The Launch: Tips for Success Out of the Gate

Getting your brewery up and running can be an exciting, yet stressful period in your life. Many have done those same steps and either had success right off the bat or learned from the tough road.

In order for Ozark Beer to get funded it first needed to have investors.

“It never felt natural or comfortable for us to ask people for money, especially when you have run through all of your family and friends and are asking people you don’t know,” said Lacie Bray, a co-founder and Business Manager for Ozark Beer Company. “It was a stressful process and it took a lot longer than expected.

“We could have had the money earlier, but we walked away from some potential investors that did not feel right. There were people that seemed too good to be true — they generally were — or people that gave us ultimatums, and people we just didn’t think we could work with, and we walked away from all of them.”

But now, Bray said the brewery has a solid group of investors with diverse backgrounds that believe in the founders’ vision.

“Each have unique skills and professions that we have drawn on as needed,” she said. “We see them as a valuable resource to our business instead of a hindrance or necessary evil. It was worth waiting for the right people.

Madison’s Karben4 Brewing is still run by owner and operator Zak Koga, but he admits he is always trying to build a bigger and better team around his team.

“People are the whole thing,” he said. “No idea or brand or spreadsheet will run the business. It’s all about the people.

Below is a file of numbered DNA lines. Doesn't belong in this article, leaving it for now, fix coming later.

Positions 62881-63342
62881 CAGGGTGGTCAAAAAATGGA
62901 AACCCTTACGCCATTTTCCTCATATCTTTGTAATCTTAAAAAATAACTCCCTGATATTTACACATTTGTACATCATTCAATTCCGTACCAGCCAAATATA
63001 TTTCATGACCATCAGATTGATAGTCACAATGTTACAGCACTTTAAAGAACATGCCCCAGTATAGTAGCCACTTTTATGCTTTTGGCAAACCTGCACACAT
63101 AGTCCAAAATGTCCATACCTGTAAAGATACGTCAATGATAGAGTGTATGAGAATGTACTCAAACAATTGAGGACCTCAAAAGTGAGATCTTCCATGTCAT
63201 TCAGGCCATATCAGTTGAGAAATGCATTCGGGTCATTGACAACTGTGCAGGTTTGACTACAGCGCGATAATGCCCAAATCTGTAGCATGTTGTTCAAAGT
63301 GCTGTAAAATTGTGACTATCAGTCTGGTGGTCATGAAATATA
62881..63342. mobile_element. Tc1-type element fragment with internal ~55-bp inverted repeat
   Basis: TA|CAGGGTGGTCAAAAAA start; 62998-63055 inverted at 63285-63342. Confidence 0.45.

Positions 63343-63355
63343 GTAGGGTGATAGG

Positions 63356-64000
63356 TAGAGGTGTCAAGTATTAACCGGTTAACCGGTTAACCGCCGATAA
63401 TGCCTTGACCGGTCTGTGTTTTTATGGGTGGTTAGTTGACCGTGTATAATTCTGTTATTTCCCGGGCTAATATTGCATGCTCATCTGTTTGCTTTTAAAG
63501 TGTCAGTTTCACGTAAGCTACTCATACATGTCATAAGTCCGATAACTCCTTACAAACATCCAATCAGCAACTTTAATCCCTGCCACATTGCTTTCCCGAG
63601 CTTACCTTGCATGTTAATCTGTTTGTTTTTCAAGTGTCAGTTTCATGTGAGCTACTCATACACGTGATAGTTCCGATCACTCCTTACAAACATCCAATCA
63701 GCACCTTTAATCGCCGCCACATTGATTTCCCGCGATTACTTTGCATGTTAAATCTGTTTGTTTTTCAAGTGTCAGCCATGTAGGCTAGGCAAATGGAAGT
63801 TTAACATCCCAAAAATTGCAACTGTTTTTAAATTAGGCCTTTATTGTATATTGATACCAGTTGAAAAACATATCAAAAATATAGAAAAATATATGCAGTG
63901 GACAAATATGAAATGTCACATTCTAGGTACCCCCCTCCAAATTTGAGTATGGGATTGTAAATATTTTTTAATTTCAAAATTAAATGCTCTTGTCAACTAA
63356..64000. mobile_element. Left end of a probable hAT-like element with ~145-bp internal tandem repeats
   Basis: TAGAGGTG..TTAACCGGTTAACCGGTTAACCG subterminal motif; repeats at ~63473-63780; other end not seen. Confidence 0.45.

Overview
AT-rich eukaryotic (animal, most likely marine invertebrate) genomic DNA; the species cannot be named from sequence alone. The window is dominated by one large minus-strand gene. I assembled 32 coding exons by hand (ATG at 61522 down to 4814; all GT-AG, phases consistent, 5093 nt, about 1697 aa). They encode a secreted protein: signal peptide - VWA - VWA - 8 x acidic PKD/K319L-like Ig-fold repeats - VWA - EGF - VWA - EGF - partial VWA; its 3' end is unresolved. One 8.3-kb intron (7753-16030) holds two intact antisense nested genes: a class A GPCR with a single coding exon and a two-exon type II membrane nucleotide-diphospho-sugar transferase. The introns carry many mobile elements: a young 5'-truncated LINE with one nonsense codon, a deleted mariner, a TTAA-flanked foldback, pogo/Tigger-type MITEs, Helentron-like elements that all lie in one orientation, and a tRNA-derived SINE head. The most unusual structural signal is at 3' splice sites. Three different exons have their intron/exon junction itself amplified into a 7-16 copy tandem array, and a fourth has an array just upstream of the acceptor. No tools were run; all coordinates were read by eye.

“An owner needs to focus on being very self-aware and humble and lead through service.”

Bray noted that the Ozark Beer Company has invested in its team. With paid vacations, livable wages, and 100-percent paid health care, it has helped make a difference in outsiders’ perceptions of the company and investment in the company.

“We also look at finding the right people,” Bray said. “An honest, hard-working person can be taught anything. We have had people turn in resumes and we haven’t been hiring, but they are too good to pass up. We have found places for them, and they grow within the company and the company grows exponentially because of them.

Bray added that even with a small team, breweries should never think that conflicts or problems will just blow over.

“They will just get worse,” she advised. “Meet everything head on and always come from a place of trying to understand the situation instead of being angry or frustrated. Sit down and talk with people, sit down and have people talk to each other, and don’t be afraid to say, ‘I don’t know what to do here, but this is what I see … so help me understand.’ “

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